Since I work a full-time and a part-time job, the sad fact is that I write astrology whenever the full-time job isn’t going well. Chiron is transiting in a square to my MC over the next 18 months, and this is one transit I won’t care to repeat again. That said, the Lilith series that I have been writing over the past year would not have been possible without periods of unemployment.
I wasn’t sure how I was going to pull together the upcoming 2nd House Lilith article, and then James Kelleher’s newsletter arrived in my email box this morning. In it, he mentions that Venus will be in Uttara Ashada from Dec 5, 2013 through Jan 6, 2014. It so happens that I have a natal stellium in Uttara Ashada, but I had never heard about the writer’s connection associated with this asterism until now.
My delight was palpable. The Jupiter-Saturn trine is perfecting today for the second time. This trine last occurred on July 17, 2013, when I was also doing a lot of writing on the series. But this time, I wasn’t feeling it. For one thing, none of the western planets are in air right now except Mars, which is in the sign of its detriment, Libra. Without air, words never take flight, and writer’s block is the devil!!
So, James Kelleher gifted me some inspiration from the Vedic sages when I totally needed it. An excerpt from his newsletter is noted below:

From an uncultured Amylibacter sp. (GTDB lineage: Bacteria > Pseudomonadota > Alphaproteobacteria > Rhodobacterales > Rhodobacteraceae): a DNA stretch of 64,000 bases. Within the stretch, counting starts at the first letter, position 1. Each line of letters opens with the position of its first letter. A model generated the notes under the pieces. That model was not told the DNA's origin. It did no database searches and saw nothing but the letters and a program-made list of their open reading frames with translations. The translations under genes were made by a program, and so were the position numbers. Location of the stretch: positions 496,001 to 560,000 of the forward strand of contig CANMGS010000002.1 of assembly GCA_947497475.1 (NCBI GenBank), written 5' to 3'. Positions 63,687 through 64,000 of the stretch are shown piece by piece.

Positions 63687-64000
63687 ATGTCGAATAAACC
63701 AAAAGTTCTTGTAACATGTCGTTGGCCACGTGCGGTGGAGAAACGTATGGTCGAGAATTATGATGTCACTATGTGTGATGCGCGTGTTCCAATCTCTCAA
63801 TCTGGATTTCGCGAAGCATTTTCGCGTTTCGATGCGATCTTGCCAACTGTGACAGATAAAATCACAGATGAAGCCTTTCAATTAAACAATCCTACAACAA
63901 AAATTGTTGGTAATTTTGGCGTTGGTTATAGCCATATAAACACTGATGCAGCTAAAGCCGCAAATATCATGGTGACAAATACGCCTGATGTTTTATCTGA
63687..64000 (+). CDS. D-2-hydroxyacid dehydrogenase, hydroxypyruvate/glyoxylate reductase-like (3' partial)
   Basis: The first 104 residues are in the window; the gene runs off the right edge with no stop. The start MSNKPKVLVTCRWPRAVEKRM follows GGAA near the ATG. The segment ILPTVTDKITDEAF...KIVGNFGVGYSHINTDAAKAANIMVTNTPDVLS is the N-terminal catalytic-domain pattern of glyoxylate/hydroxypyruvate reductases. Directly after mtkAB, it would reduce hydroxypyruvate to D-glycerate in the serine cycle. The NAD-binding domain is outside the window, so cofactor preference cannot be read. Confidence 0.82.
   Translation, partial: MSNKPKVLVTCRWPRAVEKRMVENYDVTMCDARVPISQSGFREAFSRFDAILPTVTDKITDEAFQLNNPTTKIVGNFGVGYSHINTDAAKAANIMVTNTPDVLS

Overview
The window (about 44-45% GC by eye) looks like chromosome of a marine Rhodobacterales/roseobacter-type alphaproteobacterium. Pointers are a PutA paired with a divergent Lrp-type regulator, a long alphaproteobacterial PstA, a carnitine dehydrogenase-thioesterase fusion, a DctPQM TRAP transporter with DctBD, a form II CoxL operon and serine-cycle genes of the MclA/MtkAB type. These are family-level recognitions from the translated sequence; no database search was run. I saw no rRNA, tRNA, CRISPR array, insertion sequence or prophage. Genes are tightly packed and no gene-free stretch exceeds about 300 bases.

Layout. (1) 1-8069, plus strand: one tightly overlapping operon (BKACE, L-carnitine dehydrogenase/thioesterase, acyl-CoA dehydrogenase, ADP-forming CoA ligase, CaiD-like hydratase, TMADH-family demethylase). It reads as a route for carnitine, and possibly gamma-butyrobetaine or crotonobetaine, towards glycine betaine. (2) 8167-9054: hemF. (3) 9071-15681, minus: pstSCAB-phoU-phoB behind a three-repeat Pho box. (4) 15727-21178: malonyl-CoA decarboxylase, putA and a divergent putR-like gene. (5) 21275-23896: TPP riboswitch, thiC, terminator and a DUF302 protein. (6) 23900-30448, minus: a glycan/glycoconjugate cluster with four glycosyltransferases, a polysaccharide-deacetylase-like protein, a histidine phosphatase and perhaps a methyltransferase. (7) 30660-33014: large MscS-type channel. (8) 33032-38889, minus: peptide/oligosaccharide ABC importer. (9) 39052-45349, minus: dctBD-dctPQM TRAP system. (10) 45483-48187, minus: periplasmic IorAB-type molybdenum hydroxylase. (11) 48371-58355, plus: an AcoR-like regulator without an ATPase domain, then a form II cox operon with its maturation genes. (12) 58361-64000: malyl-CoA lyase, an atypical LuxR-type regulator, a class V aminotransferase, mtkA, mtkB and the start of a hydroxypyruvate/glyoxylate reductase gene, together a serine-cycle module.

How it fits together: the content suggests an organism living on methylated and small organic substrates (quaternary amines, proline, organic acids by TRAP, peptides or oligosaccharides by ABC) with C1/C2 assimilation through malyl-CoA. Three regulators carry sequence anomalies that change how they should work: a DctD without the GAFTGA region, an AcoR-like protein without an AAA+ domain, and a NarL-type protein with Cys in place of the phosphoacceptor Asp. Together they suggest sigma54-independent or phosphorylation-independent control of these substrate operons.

Venus Arrives in Uttara Ashada (From the Dec 12, 2013 James Kelleher newsletter)
MY NOTE: James Kelleher's free newsletter is easy to sign up for on the title page of his website, http://www.jameskelleher.com/index.php.
Uttara Ashadha is symbolized by the tusk of an elephant. It's Shakti is the power to create an unstoppable victory. This nakshatra brings success and allows one to overcome obstacles…Of course you have to have an obstacle to remove an obstacle, so it is also possible for some obstacles to arise during this period.
The tusk of the elephant that symbolizes Uttara Ashadha is related to Ganesh, the Hindu god that removes obstacles. Once Ganesh and Veda Vyasa (the sage who wrote the Mahabharata) were sitting together. Vyasa became inspired and said, "Ganesh, I would like to write the Mahabharata, but I need someone to write it down for me. Could you be the scribe?" Ganesh looked at Veda Vyasa and said, "OK, but I have a condition. You have to keep talking in one continuous stream. If you pause even for a moment I will stop writing."
Amused at Ganesha's condition, Vyasa replied. "Well OK then, I will meet your condition, but I have a condition of my own. You must keep concentrating in one continuous stream. If you lapse in your concentration even for a micro second, I will stop talking." Don't ask me why, but for some unknown reason, they were both pleased with the agreement. Ganesha promptly broke off his tusk and used it as a pen to write the Mahabharata. The symbolism of this story suggests that this is a good nakshatra for writing.
Below are a few of the books that changed my life when I was a child, a college student, and a young adult working in Peace Corps, an incredible time period when I was learning about many world cultures, and not just about the population I was serving in Africa.
Originally, I published this as a note on my private Facebook page titled, “Eight Great Books That Changed Me”.
1. Snow Treasure by Marie McSwigen